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Faith in Values: Misusing Religious Freedom to Cloak Intolerance

Hilary Clinton

SOURCE: AP/J. Scott Applewhite

Former U.S. Secretary of State Hillary Rodham Clinton defends the rights of gay and transgender people from around the world in a speech entitled "Free and Equal in Dignity and Rights" at the United Nations in Geneva, Switzerland, on December 6, 2011, International Human Rights Day.

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At a conference last spring, the head of the Virginia Catholic Conference spelled out the strategy that his group used to pass a state law allowing private adoption and foster care organizations receiving state funds to reject same-sex couples applying to care for children. Jeffrey F. Caruso, executive director of the Virginia Catholic Conference, said his organization modeled its bill on similar legislation in North Dakota—the first state in the nation to pass such a law. Caruso was careful to emphasize that he and his organization were not breaking new ground in the legislation. After going through the messaging that helped the bill to pass, Caruso urged conference participants to return to their states and pass similar laws in order to “lock in conscience protections while we still can.”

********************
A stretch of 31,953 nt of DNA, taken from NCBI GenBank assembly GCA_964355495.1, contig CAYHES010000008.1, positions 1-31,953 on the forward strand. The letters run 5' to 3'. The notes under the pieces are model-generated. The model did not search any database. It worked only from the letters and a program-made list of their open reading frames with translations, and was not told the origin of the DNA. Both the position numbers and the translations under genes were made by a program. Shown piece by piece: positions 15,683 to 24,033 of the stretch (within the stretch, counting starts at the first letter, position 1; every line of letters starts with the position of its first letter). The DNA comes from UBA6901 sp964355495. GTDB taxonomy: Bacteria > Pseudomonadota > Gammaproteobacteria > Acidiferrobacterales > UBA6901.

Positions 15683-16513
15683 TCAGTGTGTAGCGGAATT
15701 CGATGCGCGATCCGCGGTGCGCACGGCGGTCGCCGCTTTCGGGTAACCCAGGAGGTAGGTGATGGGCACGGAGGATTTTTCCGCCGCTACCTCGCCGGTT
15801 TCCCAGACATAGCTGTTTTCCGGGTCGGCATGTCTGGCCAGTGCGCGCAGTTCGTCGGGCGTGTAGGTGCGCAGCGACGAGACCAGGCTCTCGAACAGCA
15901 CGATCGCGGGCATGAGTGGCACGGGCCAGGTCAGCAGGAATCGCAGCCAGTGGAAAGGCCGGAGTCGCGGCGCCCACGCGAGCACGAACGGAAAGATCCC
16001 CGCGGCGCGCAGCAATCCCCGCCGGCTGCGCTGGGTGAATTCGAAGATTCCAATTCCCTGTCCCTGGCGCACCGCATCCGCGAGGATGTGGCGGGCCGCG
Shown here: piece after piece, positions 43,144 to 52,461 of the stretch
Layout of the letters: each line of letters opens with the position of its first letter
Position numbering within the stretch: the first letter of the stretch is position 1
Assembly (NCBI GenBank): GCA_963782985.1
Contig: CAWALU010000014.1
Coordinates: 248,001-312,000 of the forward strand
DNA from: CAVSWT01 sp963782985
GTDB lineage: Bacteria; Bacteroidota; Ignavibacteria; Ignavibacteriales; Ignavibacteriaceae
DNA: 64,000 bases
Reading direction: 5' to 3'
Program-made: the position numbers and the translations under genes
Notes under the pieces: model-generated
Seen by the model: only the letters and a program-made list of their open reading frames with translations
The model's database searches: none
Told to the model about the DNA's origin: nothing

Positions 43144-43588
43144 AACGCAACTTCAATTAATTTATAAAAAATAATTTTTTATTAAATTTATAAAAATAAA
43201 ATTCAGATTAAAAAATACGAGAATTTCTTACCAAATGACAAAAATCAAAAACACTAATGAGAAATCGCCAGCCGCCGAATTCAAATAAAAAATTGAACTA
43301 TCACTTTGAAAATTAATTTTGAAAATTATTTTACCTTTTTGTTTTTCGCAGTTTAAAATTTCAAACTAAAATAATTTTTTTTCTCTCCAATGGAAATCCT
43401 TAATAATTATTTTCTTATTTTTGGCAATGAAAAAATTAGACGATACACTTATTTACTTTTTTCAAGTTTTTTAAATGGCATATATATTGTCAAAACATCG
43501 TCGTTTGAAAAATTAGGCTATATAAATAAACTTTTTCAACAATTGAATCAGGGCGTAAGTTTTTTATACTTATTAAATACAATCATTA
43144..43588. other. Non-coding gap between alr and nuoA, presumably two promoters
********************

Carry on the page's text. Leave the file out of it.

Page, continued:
The conference at which Caruso spoke was sponsored by the Ethics and Public Policy Center and focused on “rising threats to religious liberty.” One speaker after another warned that religious freedoms were under unprecedented assault, especially when it came to sexual matters involving contraception and gay and transgender rights.* Listening to them you might have thought that anti-God forces were everywhere, punishing “good” people for their traditional views and harassing them for their refusal to bow down to a dangerous secular ideology.

Indeed, Caruso lamented that although his organization had acted thoughtfully and out of conscience—even going so far as to showcase birth mothers who shared their values and offer statistics highlighting how many children Catholic Charities served in Virginia—and even though the adoption bill passed—the story line in the news was that religious agencies wanted to be exempt from laws forbidding discrimination.

The frustration of Caruso and others at the conference was palpable. Why were their religious beliefs—the same beliefs that made this nation great, they argued—now seen as expressions of intolerance and bigotry? Why wasn’t their moral vigilance valued? How had they failed to make the public heed this crisis and understand the ominous future we would all face if religious liberty lost and the secularists won?

Such cries of alarm have only increased since last spring. The U.S. Conference of Catholic Bishops is leading the charge, which has resulted in dozens of lawsuits against the Obama administration for a contraceptive-coverage requirement in the health care law. Even though the law provides clear religious exemptions and broad protections for religiously affiliated institutions, conservative religious leaders are ratcheting up their warnings of religious-liberty infringements and assaults on conscience.

What’s more, conservatives are setting up religious-liberty caucuses in states across the country. One of the goals of this effort is to pass laws with broad exemptions allowing those who oppose reproductive rights, same-sex marriage, adoption by same-sex couples, and other measures of gay and transgender equality the ability to opt out of antidiscrimination laws and policies without being sued.